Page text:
• Post category:Movies
  • Post last modified:June 9, 2019

Nashville: 200 Years Later


Perhaps a lot of Americans were wondering in the year 1975 what the future might look like for their country, one year ahead of celebrating its Bicentennial Anniversary. After all, U.S. forces were cutting and running from the Vietnam War, President Nixon had just been forced to resign because of the Watergate affair and there had been numerous political assassinations over the past decade, of such prominent figures like John F. Kennedy, Robert Kennedy, Medgar Evers, Martin Luther King and Malcolm X.

This was the time when Robert Altman released Nashville, and the film showed, to a certain extent, the state of the young nation.

Nashville is of course the capital of country music. This is where a political campaign is headed, promoting the presidential bid of one Hal Phillip Walker, a third-party candidate, sort of like Ross Perot. We never get to see Walker, but there’s a van driving around in the city, its loudspeakers blaring his populist agenda. The van appears now and then, much like the loudspeakers from MASH (1970). I guess they represent a call for an alternative to the parties that started the Vietnam War and made Watergate happen.

There are 24 major characters in this movie, but they’re pretty easy to follow. There’s Triplette (Michael Murphy), Walker’s tool in Nashville, who’s trying to persuade the country stars to join the campaign. There’s Nashville profile Haven Hamilton (Henry Gibson), who’s thinking about it, and Barbara Jean (Ronee Blakley), another star who doesn’t care about politics and suffers from a mental illness. There’s a rock star (Keith Carradine) who just won’t give up on trying to bed Linnea (Lily Tomlin) even though she’s married. Oh, and there’s also a young groupie (Shelley Duvall), as well as a clueless reporter (Geraldine Chaplin) for the BBC. In short, there are many interesting characters to follow. Some are fascinating, others not so much. Chaplin’s character in particular is a silly invention whose bird-brained portrayal of America is pointless.

A wonderful cocktail
It’s a typical Altman mosaic, with a lot of overlapping dialogue and politics and music blending in a wonderful cocktail. The intrigues are reasonably involving, the portrayal of Nashville and the political campaign are very convincing and the actors are great. The filmmakers come up with the perfect way to end this movie. Actually, it’s one of the greatest endings ever committed to celluloid. I won’t reveal too much to those who haven’t seen it, but it involves a very dramatic event, a country singer (Barbara Harris) rising to the occasion, a song that keeps growing from the second it starts playing, and shots of an audience finding the courage to sing along and defeat those who try to throw the country into disarray. That sequence simply gave me chills.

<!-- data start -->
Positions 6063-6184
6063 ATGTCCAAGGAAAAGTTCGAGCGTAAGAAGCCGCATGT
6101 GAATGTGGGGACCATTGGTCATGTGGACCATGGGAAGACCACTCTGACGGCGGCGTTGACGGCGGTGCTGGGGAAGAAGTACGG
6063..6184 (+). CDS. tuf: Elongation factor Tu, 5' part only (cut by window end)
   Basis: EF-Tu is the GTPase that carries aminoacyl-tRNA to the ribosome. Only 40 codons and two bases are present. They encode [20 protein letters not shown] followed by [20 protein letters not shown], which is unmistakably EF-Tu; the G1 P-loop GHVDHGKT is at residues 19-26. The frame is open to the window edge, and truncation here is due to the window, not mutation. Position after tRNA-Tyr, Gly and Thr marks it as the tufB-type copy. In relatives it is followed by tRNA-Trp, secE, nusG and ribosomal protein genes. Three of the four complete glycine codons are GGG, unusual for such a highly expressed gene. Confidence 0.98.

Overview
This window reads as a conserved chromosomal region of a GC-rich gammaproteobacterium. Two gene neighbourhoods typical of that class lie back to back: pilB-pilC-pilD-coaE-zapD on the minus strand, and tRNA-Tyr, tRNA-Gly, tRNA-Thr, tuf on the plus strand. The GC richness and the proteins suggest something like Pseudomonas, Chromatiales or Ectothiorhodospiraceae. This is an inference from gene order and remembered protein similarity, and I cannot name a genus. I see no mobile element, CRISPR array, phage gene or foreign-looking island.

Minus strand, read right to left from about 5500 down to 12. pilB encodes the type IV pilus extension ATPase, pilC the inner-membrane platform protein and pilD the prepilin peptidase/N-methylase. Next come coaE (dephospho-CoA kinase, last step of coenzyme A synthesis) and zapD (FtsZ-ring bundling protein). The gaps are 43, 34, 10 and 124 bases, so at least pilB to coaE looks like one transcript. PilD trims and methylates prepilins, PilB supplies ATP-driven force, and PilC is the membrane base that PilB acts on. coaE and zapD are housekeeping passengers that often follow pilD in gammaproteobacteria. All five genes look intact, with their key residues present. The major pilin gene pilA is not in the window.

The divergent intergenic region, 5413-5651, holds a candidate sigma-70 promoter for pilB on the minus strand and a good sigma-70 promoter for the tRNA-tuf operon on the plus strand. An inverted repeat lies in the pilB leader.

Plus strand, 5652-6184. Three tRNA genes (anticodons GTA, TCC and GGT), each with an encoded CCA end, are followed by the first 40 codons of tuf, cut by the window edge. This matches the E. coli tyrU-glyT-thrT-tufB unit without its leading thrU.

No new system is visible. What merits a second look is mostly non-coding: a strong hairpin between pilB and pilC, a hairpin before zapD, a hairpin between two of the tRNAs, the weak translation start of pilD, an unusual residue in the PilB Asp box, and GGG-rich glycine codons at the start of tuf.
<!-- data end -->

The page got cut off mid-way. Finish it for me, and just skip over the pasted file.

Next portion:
The cast is full of familiar faces, some of them getting their break. Comedian Tomlin was nominated for an Oscar for her serious portrayal of the married woman who is attracted to the rock singer. Gibson and Blakley are both terrific as the country stars. And then there’s the music. Apparently, director Altman requested of his actors to write songs for the movie, and surprisingly enough some of them are quite good. Carradine, in particular, delivered two knockout numbers, “It Don’t Worry Me”, which is the closing song, and “I’m Easy”, which won an Oscar.

Still, the lasting impact of the film is its ambition to depict America at the doorstep of its anniversary. We learn that politics won’t get us anywhere and that showbiz is the greatest comfort in the world. Original? No, but true.

Nashville 1975-U.S. 159 min. Color. Widescreen. Produced and directed by Robert Altman. Screenplay: Joan Tewkesbury. Songs: “I’m Easy”, “It Don’t Worry Me” (Keith Carradine). Cast: Henry Gibson (Haven Hamilton), Karen Black (Connie White), Ronee Blakley (Barbara Jean), Keith Carradine, Geraldine Chaplin, Lily Tomlin… Ned Beatty, Shelley Duvall, Jeff Goldblum. Cameos: Elliott Gould, Julie Christie.

Trivia: The part Tomlin came to play, the lady with deaf children, was originally written for Louise Fletcher who herself is a mother of two deaf children. Robert Duvall was allegedly considered for the part of Haven Hamilton. The character of Barbara Jean was allegedly based on Loretta Lynn.

Oscar: Best Original Song (“I’m Easy”). BAFTA: Best Sound Track. Golden Globe: Best Original Song (“I’m Easy”).

Last word: “[Henry Gibson’s] part was written for [Robert] Duvall. It was one of the last characters added and it turned out to be one of the most important. Duvall came down here and said he wanted to be in the picture and could sing country-and-western. So I said, ‘Fine, you can write your own songs’.  Then I guess we broke over money.” (Altman, “Robert Altman: Interviews”)



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